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Ivan Dimitrijevic has his focus on blogging as well as social media marketing. writes on a variety of other topics including home improvement tips and online business. He is married, with a 4 years old daughter and he enjoys sport, entertaining, and spending time with family.
Ivan Dimitrijevic | Urbanosaurus

A Touring Biker’s Thoughts on Motorcycle Riding and Safety

Dec 3rd 2014 at 1:14 AM

Bikes have been around for well-over a century now, used in wars, all kinds of jobs and just as a fun way to travel. They have always been associated with adventure and freedom. Pizza deliverymen ride them, the cops ride them - hell, there are even motorcycle paramedic units in hospitals around the world. So why do people feel so uneasy around them and are quick to point out the dangers of bike riding? Well, Hollywood is partly to blame for promoting the image of the tough and reckless biker, but not even biker gangs give motorcycles as much of a bad name as all the careless idiots you see out in the streets do. You know that kind – they want be fast and cool, but barely know what they are doing and have nothing but jeans, a jacket and a pair of sunglasses to break their fall.

Riding a touring bike across the country is an incredible experience, and you can learn a lot from your travels, but people you meet can get a bit preachy. They hear about these kids going way too fast and losing control, or even experienced riders who get mowed down by a truck through no fault of their own, and they feel the need to confront me with this information. I’m here to tell you that a motorcycle road trip can be a very safe and fun experience if you know what you are doing, drive safely and dress for the occasion.


Be careful when buying your first bike

It is best to go for less powerful, and less expensive bikes when first starting out. They are much more manageable and you don’t have to worry too much when you eventually scratch them up or take a tumble. Used bikes in the 150cc to 250cc range are your best bet, but be sure carefully inspect the bike before you buy it. You can go online and use sites like VinFreeCheck to get a quick vehicle history report by entering the VIN number. This allows you to make a good informed decision. Make sure that you have at least a year of regular riding under your belt before heading on a cross country adventure.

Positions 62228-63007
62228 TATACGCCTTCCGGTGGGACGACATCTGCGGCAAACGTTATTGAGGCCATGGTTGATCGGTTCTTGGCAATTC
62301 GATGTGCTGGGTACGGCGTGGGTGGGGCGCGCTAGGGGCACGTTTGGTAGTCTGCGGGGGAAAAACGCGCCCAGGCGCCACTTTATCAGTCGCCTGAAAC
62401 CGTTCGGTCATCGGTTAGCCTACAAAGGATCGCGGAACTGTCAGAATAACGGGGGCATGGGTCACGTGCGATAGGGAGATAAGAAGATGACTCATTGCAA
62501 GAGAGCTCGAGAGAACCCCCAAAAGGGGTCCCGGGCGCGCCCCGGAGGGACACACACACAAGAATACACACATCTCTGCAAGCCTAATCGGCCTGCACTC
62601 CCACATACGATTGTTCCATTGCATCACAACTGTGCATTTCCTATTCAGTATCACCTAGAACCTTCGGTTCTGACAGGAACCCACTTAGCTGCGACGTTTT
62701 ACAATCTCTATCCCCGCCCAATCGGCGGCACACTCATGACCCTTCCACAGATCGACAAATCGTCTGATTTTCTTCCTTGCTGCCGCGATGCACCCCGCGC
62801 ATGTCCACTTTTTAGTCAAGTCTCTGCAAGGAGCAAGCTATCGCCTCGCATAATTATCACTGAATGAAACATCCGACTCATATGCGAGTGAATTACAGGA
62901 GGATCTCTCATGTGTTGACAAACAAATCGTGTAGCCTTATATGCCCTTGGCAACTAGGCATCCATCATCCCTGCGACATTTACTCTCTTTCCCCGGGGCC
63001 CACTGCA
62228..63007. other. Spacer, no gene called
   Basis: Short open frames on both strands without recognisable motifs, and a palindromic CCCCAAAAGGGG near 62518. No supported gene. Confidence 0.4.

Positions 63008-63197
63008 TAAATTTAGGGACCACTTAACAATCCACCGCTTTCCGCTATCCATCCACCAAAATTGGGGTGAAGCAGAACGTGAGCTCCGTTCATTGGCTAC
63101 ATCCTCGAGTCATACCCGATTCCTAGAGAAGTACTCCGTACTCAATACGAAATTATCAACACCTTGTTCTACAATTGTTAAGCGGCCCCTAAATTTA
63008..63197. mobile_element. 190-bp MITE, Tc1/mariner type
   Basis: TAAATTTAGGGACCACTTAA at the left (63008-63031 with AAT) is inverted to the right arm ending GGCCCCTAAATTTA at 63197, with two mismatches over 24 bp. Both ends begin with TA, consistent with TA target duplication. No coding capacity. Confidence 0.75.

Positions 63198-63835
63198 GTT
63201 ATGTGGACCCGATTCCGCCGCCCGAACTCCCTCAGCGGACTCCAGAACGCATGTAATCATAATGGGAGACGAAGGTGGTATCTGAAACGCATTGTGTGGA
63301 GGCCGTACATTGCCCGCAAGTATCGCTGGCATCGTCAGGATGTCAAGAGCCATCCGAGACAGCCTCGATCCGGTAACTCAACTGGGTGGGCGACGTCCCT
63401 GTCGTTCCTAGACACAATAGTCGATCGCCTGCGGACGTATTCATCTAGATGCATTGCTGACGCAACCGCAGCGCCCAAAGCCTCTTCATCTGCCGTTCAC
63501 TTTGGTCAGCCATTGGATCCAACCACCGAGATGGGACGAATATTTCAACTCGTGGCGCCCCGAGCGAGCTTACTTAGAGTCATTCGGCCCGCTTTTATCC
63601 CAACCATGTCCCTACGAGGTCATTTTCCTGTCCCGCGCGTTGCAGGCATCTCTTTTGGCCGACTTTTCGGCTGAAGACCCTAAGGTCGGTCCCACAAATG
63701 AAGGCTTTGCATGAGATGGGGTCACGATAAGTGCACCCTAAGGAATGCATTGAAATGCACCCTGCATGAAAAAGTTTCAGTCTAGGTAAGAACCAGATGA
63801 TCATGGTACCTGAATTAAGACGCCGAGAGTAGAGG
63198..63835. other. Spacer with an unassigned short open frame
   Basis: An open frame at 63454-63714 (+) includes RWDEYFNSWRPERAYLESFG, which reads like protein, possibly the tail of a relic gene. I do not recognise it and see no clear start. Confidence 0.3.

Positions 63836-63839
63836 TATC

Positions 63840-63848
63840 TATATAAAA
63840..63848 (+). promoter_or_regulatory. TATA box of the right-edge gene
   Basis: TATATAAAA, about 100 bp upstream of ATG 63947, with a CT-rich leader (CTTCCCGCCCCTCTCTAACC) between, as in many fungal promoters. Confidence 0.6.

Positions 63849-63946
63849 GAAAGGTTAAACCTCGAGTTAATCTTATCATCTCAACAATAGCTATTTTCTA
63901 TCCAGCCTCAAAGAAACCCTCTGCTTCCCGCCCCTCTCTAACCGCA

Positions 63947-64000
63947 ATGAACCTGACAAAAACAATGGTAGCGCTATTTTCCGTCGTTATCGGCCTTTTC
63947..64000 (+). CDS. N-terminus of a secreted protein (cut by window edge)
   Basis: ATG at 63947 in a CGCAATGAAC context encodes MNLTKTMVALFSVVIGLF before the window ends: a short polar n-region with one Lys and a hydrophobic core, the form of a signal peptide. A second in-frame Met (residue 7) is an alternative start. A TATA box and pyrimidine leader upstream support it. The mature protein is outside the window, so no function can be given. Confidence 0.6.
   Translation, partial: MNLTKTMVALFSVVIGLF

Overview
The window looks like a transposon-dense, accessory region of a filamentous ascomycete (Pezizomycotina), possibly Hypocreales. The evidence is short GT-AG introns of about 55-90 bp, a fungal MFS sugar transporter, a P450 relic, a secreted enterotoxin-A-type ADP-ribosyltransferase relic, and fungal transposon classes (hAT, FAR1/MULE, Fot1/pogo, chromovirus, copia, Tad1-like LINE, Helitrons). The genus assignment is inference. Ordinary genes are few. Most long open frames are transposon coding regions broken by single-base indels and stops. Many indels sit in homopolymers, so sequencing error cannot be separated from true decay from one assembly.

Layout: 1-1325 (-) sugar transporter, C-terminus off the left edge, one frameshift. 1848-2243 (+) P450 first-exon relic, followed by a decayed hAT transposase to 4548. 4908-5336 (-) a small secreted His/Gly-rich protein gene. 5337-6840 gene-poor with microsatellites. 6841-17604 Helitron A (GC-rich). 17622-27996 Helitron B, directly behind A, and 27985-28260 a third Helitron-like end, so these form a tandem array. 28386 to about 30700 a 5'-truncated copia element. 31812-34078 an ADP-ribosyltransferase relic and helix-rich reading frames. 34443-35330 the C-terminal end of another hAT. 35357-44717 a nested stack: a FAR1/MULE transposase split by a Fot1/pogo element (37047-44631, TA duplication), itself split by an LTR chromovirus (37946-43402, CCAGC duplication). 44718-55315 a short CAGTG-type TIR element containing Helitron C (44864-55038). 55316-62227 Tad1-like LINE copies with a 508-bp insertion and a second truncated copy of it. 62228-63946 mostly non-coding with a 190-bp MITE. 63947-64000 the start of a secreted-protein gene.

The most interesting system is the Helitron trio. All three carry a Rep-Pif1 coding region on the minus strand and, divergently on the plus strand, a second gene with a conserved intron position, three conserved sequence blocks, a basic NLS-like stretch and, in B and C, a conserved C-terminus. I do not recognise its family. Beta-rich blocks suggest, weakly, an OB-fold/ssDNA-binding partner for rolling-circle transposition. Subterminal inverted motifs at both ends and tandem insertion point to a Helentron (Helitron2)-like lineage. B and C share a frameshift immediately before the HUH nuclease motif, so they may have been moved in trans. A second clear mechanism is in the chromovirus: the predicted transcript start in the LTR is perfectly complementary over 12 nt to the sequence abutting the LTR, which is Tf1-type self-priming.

You need to be more responsible and aware than the average car driver

Think of it this way, you are a bunch of meat, fat and bone sitting on top of a metal engine and balancing on two wheels. If something goes wrong, there’s a good chance that you will come down with a severe case of road rash. There should be absolutely no drinking when riding and you should be mindful of your surroundings. Car drivers have a nasty habit ignoring bikers in traffic, so you will need to be careful and sharp on your reflexes. A little bit of common sense and patience goes a long way.


You need to get some experience riding shorter distances and at slower speeds when starting out

When you are first starting out, make sure you get a less powerful bike. Even if you are into cruisers, start off with a lighter model. Try to get the feel of it and learn how to effectively control the bike on short trips to town and back home. Drive on less crowded roads and keep your speed down. Doing 60mph on a smaller and lighter bike can feel like your blasting through at over 100mph, so you don’t need to go that fast to get a thrill with a less powerful model. you need to invest in some good safety gear

In your first year or so of driving, you are likely to fall at least once or twice – it’s almost a statistical certainty. If you are careful, these will be minor falls, but if you don’t have the right gear, you may have to give up riding for a couple of weeks while healing up. Leather jackets you can find at the mall and regular leather gloves simply won’t cut it. You need clothing that was specifically designed for bikers. This type of clothing will be made of tougher materials, with protective padding in the right places. If you have a limited budget, then go for a less expensive bike and invest more money into a high quality helmet and good motorcycle clothes.


You need to take care of your bike

Regular motorcycle maintenance is an important factor of safety. You need to make sure the bike is running smoothly, that it is tucked away for the winter and the batteries stored correctly, that the tires and oil are changed regularly and so on. If you’ve parked in a certain place for a long while, especially if it is in a rural area, make sure to thoroughly check the bike and the helmet for insects and spiders – you don’t want a bee sting while you’re doing 80mph on the highway.

While it is true that motorcycles are inherently less safe than cars, that doesn’t mean that they are an accident waiting to happen. I’ve been a bike fan my whole life and riding daily for the past five years, and besides a few minor scrapes and a twisted ankle, most of which I got when I was younger and less experienced, I have been fine so far. My wife supports me, and often rides with me on long road trips, and I hope to teach my daughter about the joys of riding and how to do it safely and responsibly when she is a bit older.

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